Keep Calm and Get Dental Anxiety Under Control
In the UK a third of the adult population are scared of going to the dentist. It is the number one fear in the nation ranking higher than terrorism, heights and spiders. It is a very recognised and problematic phobia for many people giving high levels of anxiety to those that suffer from it.
Classic Dentist Portrayals Don't Help The Matter.
Although the dentist often appears to be a classic 'comedy horror character' in popular shows ranging from the Simpsons to the Rugrats, I believe it is not to be trivialised! As twelve percent of those who describe themselves as dental phobic (or odontophobia as experts like to describe it) are extremely affected. It is a troubling phobia and is not unlike other debilitating mental illness. Dental Phobia is a cycle. Firstly, one fears the dentist. Secondly, the teeth begin to get worse; this begins a mixture of real dentistry needs, combined with a debilitating phobia. Thirdly it then becomes a self-fulfilling prophecy. The features that come up in dental phobia are:
The Thought of Pain is a Big Feature
The pain is a common feature of the phobia, as dentistry often involves sharp objects going around the mouth.
Numbness and asphyxiation due to the numbing cocaine derivatives such as benzocaine and alphacaine cause the mouth to go numb. This can be distressing to some who find the sensation uncomfortable. Furthermore, some also find the lessening of feeling to the breath panicking, due to not being sure if they are breathing or not. Adding the inevitable insertion of hands and objects to the mouth causes the experience to be all the more unbearable.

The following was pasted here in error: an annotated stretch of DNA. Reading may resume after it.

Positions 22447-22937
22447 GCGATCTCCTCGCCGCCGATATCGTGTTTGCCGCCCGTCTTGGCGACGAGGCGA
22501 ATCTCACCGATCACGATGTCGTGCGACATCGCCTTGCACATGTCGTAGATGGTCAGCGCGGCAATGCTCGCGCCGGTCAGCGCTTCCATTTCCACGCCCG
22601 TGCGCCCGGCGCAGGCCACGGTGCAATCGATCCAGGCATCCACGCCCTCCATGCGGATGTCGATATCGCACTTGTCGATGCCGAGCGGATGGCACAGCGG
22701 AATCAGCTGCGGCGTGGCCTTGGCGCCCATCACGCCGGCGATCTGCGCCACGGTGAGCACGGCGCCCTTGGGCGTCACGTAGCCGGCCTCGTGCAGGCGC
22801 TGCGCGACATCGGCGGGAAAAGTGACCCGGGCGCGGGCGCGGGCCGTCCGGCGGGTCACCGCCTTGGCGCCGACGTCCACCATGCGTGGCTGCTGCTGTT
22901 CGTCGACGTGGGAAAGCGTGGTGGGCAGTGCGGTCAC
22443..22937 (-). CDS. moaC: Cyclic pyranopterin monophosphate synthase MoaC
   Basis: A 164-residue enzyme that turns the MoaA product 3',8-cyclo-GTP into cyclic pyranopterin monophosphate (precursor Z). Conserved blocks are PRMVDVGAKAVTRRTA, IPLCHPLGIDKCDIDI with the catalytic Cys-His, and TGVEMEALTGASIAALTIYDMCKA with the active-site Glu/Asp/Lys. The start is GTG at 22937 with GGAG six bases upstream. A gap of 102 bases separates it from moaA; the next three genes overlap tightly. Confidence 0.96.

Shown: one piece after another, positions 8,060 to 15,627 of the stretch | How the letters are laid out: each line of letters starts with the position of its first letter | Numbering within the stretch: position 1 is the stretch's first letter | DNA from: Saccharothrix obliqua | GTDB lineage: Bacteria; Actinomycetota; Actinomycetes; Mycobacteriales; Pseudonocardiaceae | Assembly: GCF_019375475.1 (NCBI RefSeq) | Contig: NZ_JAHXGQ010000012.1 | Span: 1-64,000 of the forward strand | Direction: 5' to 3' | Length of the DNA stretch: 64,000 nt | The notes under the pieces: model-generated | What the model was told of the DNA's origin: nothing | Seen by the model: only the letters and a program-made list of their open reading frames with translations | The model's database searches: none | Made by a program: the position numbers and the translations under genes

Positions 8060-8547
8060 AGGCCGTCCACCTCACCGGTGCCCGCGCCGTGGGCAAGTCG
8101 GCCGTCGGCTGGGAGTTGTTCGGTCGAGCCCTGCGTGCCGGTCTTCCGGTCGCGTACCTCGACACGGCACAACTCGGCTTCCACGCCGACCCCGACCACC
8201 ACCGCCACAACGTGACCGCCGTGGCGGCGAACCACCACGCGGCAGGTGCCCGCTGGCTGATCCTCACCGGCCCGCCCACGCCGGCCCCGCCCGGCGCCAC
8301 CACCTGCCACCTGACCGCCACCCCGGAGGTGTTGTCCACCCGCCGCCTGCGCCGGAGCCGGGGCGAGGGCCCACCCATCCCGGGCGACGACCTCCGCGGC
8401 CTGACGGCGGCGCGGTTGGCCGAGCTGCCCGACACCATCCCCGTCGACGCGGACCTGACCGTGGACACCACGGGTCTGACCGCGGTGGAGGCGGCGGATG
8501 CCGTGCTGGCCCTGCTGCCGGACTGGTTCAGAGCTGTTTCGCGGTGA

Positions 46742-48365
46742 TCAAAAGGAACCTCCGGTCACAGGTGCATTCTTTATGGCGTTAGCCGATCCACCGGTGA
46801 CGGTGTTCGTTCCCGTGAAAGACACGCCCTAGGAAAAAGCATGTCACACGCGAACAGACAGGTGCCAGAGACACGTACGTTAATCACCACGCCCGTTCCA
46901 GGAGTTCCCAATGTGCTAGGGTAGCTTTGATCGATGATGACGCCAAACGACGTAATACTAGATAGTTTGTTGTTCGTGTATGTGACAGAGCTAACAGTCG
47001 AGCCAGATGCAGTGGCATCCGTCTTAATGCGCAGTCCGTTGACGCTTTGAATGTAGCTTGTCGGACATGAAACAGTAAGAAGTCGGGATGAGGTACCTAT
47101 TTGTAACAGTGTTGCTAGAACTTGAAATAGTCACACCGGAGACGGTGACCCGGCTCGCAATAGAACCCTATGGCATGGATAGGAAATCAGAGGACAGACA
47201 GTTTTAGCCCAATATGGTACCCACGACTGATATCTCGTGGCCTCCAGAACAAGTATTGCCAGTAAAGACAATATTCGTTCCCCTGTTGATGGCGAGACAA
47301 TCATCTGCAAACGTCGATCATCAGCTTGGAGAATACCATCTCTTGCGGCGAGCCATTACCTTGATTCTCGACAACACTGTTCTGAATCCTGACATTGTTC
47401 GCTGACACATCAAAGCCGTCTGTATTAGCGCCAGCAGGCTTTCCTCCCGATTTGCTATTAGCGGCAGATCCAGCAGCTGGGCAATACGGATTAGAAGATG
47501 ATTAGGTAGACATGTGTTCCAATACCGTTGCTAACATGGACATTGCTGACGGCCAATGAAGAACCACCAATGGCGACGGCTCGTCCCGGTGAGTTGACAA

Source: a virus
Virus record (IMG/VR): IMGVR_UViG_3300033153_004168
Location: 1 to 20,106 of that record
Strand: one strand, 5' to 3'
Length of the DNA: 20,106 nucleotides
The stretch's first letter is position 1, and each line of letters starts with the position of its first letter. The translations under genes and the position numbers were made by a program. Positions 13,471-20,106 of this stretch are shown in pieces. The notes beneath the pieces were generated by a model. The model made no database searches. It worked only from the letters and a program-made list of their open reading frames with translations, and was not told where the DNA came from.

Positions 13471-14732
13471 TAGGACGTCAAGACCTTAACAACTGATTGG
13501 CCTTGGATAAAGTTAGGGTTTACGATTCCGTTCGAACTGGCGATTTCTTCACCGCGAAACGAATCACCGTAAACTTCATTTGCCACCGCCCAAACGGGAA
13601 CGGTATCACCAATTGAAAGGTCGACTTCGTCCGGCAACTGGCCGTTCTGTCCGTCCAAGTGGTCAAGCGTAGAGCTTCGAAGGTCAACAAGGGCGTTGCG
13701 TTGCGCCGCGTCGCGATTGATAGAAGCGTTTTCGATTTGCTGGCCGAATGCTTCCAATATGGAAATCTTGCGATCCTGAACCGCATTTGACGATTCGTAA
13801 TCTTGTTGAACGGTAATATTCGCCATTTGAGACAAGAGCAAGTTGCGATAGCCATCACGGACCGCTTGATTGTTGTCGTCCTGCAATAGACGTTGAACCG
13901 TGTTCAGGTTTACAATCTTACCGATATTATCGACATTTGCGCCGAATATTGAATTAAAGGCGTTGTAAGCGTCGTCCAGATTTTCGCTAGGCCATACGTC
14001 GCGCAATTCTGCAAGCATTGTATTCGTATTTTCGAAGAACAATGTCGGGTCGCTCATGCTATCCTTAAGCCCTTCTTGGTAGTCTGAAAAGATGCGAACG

What Can You Do?
What can you do? One very important thing is finding a dentist that works for you. In most cases of dental phobia, the fear is caused by past traumatic dental experiences. Various forms of talking therapy such as CBT and ERP can be good for phobias such as this.
If the problem is the pain and discomfort, one can attend certain sedition clinics that use equipment akin to gas and air, as well as the use of sedatives. In the most extreme cases, IV medicine is used.
Things You Can Do Yourself
There are a multitude of great ways you can alleviate your fears (or at least calm them down to a level) so that you can get the treatment you need. Such as:
Take a supportive friend with you - they will help keep you calm and level headed. They have your best interests at heart.
Play some music - it has been widely shown that music therapy can keep your anxiety levels down. Even if they don't have a specific music therapy at your chosen practice, requesting that they play some background music for you can help you to relax. It will give your mind something else to focus on during your treatment.
Eat well - make sure you stay away from anything that can increase heart rate, such as caffeine drinks and sugary foods. Eat high level protein foods and pulses that are proven to make you calmer.
So there you have it! Some excellent advice to hopefully keep your anxiety under control and make sure that you can get to your chosen dentist, have the dental work you need and be treated well.